Thursday, January 3, 2008

Hide and Seek (Part 2 of 2)

Picking up on yesterdays thoughts about being 'hidden' by God for a season, I often find myself wondering what it must have been like for Jesus. Fully God yet fully man, for thirty uncelebrated years He submitted to what appeared to be a delayed destiny. All that observers saw was the tip of the iceberg, occasional glimpses of His power. Like the time when He walked unseen through a crowd that was calling for His head and had quite literally pushed Him to the edge of a cliff. Even glimpses of greatness such as these occasions did not come close to indicating the measure of greatness that lay just beneath the surface of Jesus' unapplauded life. As soldiers spat on Him, kicked Him and mocked Him; as Herod and Pilate played 'tag' with Him as they sent Him back and forth between them, could any of them have even imagined that they were mocking their maker?


What does obscurity and hiddenness build in us? What grows under the surface between our true capabilities and our current realities? If you're like me, a 'pause' from God in the midst of my circumstances (as I perceive they should be), often sends me spiraling into self-doubt and recrimination. But the truth is, it's in the anonymous seasons that God builds the greatest character. Don't take my word for it, just ask Joseph what Egypt was like before he became Prime Minister. Consider this insightful statement by Maltbie D. Babcock:

"The workshop of character is everday life. The uneventful and commonplace hour is where the battle is lost or won."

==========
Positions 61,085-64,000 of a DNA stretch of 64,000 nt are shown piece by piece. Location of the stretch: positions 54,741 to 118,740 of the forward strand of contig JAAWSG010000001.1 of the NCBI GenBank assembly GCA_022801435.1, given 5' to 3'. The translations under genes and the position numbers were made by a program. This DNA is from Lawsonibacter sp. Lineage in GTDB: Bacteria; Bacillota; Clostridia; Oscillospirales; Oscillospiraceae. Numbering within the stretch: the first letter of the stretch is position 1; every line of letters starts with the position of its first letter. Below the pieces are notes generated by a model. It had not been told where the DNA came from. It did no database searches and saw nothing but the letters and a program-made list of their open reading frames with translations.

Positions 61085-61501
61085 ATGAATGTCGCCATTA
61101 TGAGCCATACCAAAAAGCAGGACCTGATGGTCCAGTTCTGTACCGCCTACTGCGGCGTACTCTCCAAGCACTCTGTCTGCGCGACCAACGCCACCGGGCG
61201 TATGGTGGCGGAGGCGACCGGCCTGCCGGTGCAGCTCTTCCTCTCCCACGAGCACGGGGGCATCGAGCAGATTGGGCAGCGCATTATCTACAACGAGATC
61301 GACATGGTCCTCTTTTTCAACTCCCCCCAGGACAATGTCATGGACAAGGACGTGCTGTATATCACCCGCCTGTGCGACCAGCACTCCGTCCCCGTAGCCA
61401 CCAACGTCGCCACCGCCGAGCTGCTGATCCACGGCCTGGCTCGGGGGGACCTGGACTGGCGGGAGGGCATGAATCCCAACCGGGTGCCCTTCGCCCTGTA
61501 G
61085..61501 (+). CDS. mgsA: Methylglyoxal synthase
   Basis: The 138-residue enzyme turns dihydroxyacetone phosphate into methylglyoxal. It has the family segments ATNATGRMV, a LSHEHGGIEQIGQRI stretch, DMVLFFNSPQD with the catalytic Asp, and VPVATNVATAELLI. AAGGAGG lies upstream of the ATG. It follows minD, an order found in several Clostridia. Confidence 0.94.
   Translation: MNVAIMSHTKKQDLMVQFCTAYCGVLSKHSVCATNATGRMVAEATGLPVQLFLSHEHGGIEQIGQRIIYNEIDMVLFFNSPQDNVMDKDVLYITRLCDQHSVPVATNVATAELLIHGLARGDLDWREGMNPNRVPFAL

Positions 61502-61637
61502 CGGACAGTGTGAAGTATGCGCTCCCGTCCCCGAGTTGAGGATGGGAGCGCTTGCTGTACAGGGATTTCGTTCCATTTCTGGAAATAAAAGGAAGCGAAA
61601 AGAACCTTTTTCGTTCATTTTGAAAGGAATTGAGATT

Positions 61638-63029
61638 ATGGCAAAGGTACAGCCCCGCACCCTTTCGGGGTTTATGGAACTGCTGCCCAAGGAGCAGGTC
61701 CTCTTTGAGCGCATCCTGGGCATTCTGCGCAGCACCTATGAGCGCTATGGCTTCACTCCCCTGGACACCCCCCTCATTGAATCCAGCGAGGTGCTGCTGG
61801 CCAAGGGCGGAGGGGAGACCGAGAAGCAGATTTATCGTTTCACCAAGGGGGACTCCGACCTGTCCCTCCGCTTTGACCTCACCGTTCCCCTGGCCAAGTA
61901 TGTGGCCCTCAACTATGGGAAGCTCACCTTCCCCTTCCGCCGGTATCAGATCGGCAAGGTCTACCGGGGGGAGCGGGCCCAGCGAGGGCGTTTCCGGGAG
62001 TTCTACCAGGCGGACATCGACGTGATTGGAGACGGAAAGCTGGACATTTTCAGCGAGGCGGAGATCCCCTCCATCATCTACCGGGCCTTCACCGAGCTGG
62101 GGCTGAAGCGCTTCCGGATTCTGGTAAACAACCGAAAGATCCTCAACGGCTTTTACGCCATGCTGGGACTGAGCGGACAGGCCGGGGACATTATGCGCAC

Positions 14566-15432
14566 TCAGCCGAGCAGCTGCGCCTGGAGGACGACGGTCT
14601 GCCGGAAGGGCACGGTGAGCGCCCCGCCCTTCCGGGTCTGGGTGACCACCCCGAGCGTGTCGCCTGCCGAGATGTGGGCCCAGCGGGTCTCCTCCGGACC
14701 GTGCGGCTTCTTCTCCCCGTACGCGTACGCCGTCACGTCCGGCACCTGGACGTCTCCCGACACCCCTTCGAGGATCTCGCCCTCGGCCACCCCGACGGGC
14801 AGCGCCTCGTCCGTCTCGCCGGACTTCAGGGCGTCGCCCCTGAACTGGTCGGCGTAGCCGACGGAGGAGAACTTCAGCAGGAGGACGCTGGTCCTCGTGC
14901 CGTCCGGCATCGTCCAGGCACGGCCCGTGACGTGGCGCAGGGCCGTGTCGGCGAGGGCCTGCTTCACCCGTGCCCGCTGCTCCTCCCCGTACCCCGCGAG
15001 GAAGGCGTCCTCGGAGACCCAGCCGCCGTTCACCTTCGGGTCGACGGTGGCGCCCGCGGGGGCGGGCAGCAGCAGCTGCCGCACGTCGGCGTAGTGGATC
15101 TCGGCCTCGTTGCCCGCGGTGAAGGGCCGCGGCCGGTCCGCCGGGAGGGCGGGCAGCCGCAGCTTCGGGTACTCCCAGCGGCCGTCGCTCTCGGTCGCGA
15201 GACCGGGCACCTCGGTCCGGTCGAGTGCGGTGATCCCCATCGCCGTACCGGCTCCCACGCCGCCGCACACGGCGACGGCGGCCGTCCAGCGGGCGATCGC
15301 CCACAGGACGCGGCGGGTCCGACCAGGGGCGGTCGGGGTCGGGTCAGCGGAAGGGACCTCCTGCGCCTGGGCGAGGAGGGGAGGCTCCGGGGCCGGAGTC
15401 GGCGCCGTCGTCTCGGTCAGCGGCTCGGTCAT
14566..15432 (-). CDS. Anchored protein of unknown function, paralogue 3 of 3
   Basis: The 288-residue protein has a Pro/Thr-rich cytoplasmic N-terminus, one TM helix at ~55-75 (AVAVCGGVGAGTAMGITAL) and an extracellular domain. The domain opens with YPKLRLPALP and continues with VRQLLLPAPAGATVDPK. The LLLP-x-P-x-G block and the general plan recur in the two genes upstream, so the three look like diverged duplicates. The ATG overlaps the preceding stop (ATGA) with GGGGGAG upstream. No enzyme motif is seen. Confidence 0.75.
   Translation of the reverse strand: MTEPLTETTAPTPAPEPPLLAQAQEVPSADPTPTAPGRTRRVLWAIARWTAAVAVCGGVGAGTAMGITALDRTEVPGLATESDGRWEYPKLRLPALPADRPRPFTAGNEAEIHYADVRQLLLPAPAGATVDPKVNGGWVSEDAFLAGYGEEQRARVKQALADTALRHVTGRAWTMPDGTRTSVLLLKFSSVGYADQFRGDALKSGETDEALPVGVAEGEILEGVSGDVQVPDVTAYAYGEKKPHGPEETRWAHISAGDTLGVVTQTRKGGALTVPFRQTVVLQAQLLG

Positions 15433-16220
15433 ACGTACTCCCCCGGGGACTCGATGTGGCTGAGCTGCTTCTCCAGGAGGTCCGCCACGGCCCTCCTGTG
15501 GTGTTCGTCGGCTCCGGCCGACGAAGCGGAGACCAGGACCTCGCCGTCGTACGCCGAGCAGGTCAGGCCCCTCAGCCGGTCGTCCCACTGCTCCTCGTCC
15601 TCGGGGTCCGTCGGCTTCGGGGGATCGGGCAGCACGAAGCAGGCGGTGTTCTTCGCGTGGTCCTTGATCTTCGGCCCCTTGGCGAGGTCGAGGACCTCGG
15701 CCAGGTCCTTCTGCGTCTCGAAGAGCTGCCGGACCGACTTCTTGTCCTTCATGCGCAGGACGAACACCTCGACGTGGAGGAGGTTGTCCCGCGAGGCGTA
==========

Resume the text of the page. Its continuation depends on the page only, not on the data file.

The greatest testimony to the value of hiddenness comes from God Himself. After thirty years of obscurity, as Jesus stepped into the Jordan River to be baptized by his rugged cousin, John, a voice from heaven declared, "This is my Son, whom I love; with Him I am well pleased." (Matt. 3: 17) Jesus hadn't preached one sermon, healed one leper, opened one blind eye, nor done any of the things for which we refer to Him as Savior. God's affirmation, pleasure, and applause were for the hidden years. Out of hiddenness comes the humility to serve selflessly. Out of hiddenness comes the character and integrity to make the right choices even when they are unapplauded or unseen (by everyone except God). The same principle that applied for Jesus in the murky waters of the Jordan, still applies for us today. God is saying to you, "Your are my child, I love you, with you I am well pleased." Is there a greater testimony that we could desire to hear in the midst of obscurity than that?

3 comments:

Hope said...

The one thought that sees me through these seasons of - let's say 'stillness' - is the unmistakable truth of how very much He must have loved us that He would give up His Son for intimacy with us. I cling to this thought and the fact that I know my character is being forged for His glory in the stillness, in the silent times. I cling sometimes with my life to His promises.

Moose Man said...

Joesph that was amazing. I am speechless. Talk about orienting your goals. We should strive to have lives that God is pleased with in obsecurity even more than greatness. Thats huge.

Joseph said...

Hope- Too true. His love is unfathomable at the best of times.

Moose Man- This is the stuff of real life. This is what we are striving to live daily.